DefCore has a single goal expressed from two sides: 1) defining the “what is OpenStack” brand for Vendors and 2) driving interoperability between OpenStack installations.  From that perspective, it is not about releases, but about testable stable capabilities.  Over time, these changes should be incremental and, most importantly, trail behind new features that are added.

For those reasons, it was becoming confusing for DefCore to focus on an “Icehouse” definition when most of the capabilities listed are “Havana” ones.  We also created significant time pressure to get the “Kilo DefCore” out quickly after the release even though there were no “Kilo” specific additions covered.

In the face-to-face, we settled on a more incremental approach.  DefCore would regularly post a set of guidelines for approval by the Board.  These Guidelines would include the required, deprecated (leaving) and advisory (coming) capabilities required for Vendors to use the mark (see footnote*).  As part of defining capabilities, we would update which capabilities were included in each component and  which components were required for the OpenStack Platform.  They would also include the relevant designated sections.  These Guidelines would use the open draft and discussion process that we are in the process of outlining for approval in Vancouver.

Since DefCore Guidelines are simple time based lists of capabilities, the vendors and community can simply reference an approved Guideline using the date of approval (for example DefCore 2015.03) and know exactly what was included.  While each Guideline stands alone, it is easy to compare them for incremental changes.

We’ve been getting positive feedback about this change; however, we are still discussing it and appreciate your input and questions.  It is very important for us to make DefCore simple and easy.  For that, your confused looks and WTF? comments are very helpful.

* footnote: the Foundation manages the OpenStack brand and the process includes multiple facets.  The DefCore Guidelines are just one part of the brand process.

OpenStack PSA: Individual members we need more help – Please Vote!

1/17 Update: We did it!  We reached quorum and approved all the changes!  Also, I am honored to have been re-elected to the Board.  Thank you for the support.

I saw the latest report and we’ve still got a LONG WAY TO GO to get to the quorum that we need.  Don’t let your co-worker or co-contributor be the one missing vote!

Note: If you thing you should have gotten a ballot email but did not.  Contact the OpenStack Election Secretary for assistance.  OpenStack voting is via YOUR PERSONALIZED EMAIL only – you cannot use someone else’s ballot.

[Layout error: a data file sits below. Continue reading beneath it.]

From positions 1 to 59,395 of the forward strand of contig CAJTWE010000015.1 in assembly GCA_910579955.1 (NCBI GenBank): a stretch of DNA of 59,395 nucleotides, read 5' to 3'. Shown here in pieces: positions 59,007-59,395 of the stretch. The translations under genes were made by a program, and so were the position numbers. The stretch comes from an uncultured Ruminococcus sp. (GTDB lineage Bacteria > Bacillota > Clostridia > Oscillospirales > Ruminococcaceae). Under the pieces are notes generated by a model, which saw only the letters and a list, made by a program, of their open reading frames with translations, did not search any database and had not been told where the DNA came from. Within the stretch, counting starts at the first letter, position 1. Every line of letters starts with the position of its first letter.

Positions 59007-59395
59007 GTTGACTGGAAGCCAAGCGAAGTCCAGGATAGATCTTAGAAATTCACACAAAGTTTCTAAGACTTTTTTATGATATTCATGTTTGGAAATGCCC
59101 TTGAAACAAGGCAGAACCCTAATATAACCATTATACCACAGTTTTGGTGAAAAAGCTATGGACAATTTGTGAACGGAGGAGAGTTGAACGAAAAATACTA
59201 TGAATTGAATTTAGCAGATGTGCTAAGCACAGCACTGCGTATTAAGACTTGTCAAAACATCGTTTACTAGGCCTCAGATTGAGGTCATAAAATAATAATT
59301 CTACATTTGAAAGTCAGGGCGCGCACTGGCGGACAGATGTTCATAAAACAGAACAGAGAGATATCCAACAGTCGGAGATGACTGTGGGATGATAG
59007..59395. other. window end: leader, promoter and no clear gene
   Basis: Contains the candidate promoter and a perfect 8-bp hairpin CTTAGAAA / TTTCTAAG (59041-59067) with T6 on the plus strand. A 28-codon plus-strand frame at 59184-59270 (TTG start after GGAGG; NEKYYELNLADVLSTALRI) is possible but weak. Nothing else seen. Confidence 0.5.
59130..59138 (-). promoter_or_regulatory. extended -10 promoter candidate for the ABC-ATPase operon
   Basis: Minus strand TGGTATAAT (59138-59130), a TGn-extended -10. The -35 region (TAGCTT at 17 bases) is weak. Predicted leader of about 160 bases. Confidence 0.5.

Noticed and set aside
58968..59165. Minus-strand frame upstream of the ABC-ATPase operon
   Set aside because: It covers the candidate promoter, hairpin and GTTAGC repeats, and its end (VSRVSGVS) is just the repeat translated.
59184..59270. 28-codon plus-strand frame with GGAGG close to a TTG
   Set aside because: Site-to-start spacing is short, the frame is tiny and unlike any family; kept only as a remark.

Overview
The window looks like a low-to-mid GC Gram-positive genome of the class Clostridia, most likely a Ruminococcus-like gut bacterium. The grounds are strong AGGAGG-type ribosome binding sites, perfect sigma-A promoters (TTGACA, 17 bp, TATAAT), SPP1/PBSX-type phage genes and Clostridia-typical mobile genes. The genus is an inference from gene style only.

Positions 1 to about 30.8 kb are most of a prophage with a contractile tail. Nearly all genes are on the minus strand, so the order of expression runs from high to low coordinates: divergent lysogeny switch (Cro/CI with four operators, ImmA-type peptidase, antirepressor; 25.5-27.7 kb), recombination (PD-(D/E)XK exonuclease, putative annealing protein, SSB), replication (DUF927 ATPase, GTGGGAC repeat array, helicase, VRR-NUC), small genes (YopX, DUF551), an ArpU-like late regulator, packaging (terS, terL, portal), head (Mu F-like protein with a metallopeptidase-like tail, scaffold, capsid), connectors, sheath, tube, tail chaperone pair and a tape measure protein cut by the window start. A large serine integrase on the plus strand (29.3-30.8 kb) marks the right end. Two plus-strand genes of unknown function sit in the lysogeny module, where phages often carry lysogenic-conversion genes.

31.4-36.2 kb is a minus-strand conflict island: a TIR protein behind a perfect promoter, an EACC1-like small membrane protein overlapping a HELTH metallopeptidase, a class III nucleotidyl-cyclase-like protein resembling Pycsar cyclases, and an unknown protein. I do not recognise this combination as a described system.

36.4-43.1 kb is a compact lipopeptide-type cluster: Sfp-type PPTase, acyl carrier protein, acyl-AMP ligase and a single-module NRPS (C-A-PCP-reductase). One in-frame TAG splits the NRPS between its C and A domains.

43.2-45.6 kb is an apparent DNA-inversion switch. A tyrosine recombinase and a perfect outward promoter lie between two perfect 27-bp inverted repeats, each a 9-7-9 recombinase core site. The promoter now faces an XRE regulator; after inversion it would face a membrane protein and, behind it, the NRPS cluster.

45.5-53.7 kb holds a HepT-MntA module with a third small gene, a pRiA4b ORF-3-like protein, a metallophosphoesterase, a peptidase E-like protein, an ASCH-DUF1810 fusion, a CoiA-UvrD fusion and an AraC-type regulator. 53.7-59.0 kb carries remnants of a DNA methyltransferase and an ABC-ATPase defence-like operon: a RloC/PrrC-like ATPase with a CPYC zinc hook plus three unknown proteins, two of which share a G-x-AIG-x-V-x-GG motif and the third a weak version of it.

Here’s the official request that we’ve been forwarding in the community

OpenStack Individual Members we need your help – Please Vote!

Untitled drawingIncluded on the upcoming individual elections ballot is set of proposed bylaw changes [note: I am also seeking re-election]. To be enacted, these changes require approval by the individual members. At least 25% of the Individual Members must participate in this election in order for the vote to take effect which is why we are reaching out to you. The election will start Monday January 12, 2015 and run thru Friday January 16, 2015.

The unprecedented growth, community size and active nature of the OpenStack community have precipitated the need for OpenStack Bylaw updates. The updates will enable our community to adapt to our continued rapid growth, change and diversity, while reflecting our success and market leadership. Although the proposed changes only effect a small set of verbiage in the bylaws, the changes eliminate some of the hard coded values and naive initial assumptions that found their way into the bylaws when they were initially created in 2013. Those initial assumptions did not anticipate that by 2015 we would have such a large, active community of over 17,000 individual members, over 430 corporate members, and a large diverse set of OpenStack based products and services.

Through many months of community iterative discussion and debate, the DefCore team and board have unanimously accepted a set of changes that are now placed before you for your approval. The changes replace the original hard coded “core” definition with a process for determining the software elements required for use of the OpenStack commercial trademark. Processes which will also account for future revisions and determinations for Core and Trademark Policy.